Culture, Motorbikes, Shows

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Bikesure, the freethinking motorcycle insurance broker, offers a beginners guide to the ever popular and much loved form of motorsport, speedway.

Speedway is form of motorcycle racing, where usually four riders race in heats, anti-clockwise around oval circuits made up of dirt or loosely packed shale. The riders use this surface to slide their bikes sideways into the bends. The type of bikes used for speedway have no brakes, only one gear and can reach speeds of up to 70 miles per hour on the straights!

Professional speedway racing is regulated by the Fédération Internationale de Motocyclisme (FIM), which provides guidelines and legislation on all aspects of the sport, including circuit size and construction. There are many purpose built circuits around the UK. However, the FIM granted a special allowance for the British Grand Prix to be held at the Millennium Stadium, Cardiff, and has recently signed a five year deal to secure the venue for future Grand Prix.

Speedway Grand Prix in Cardiff

King’s Lynn’s Norfolk Arena, home of the King’s Lynn Stars, will again host the second event of the 2012 Speedway World Cup. This will be the third time in a row that the Norfolk Arena has hosted a Speedway World Cup event.

It is thought that Speedway in the UK began in 1928. It is unclear which was the first ever speedway circuit, but there are a few circuits that started that year which are still used for speedway. Among those are; the Belle Vue track at Kirkmanshulme Lane, Manchester; Brandon Stadium , Coventry; Arlington Stadium , Eastbourne, and Monmore Green Stadium, Wolverhampton.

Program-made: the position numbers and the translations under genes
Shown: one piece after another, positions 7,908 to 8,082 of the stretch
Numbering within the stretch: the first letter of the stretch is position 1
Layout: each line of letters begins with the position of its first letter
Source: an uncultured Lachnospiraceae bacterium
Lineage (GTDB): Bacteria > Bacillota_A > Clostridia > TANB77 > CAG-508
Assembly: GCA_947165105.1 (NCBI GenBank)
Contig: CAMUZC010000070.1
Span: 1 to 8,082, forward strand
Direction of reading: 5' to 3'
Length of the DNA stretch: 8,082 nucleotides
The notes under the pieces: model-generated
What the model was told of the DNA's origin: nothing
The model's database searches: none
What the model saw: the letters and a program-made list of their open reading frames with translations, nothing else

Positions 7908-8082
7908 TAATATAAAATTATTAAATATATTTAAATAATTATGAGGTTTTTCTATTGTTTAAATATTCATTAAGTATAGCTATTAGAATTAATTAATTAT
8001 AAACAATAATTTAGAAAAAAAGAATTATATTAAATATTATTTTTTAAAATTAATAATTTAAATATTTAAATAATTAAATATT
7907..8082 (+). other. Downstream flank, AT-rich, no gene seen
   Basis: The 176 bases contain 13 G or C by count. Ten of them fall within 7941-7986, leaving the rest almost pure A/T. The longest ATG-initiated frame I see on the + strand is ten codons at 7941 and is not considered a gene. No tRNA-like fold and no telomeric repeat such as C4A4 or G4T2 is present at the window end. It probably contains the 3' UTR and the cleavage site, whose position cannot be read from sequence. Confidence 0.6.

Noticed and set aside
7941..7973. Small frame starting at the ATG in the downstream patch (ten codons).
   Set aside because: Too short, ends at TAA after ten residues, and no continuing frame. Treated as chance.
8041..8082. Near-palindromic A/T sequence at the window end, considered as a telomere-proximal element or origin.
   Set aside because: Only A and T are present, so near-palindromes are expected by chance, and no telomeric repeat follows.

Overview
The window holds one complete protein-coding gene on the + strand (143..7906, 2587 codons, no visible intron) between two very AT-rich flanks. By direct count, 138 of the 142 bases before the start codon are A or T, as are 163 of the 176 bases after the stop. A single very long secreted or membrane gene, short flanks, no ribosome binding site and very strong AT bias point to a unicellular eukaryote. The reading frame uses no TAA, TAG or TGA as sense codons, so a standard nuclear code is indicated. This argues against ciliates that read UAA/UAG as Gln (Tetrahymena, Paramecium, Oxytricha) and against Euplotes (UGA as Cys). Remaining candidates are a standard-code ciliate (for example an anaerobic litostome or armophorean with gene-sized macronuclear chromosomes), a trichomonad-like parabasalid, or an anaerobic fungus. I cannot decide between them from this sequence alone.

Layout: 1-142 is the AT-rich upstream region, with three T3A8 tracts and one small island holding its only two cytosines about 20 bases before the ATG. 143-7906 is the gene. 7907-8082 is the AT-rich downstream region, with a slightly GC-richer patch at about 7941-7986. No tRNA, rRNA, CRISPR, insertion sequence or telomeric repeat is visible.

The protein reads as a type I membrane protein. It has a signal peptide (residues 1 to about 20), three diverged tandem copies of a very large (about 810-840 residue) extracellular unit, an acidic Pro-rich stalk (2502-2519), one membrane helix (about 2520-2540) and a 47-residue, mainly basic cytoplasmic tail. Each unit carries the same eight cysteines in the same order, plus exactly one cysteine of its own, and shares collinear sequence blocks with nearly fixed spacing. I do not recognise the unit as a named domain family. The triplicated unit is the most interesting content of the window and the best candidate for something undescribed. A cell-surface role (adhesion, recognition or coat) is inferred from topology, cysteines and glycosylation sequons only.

The most unusual speedway track was probably home to Trelawny Tigers in Trelawny, Cornwall. Although the circuit is now unfortunately closed, it wins the award for being the oddest as it was built in a clay pit. There are photos of the track on www.speedwayplus.com.

If you are looking for the place to watch speedway, it would probably have to be at a track with a grandstand on the home straight, as they are the best spot for watching the race to the finish. Good examples of this are the homes of Poole Pirates, Workington Comets, Berwick Bandits, Lakeside Hammers and Birmingham Brummies, among others.

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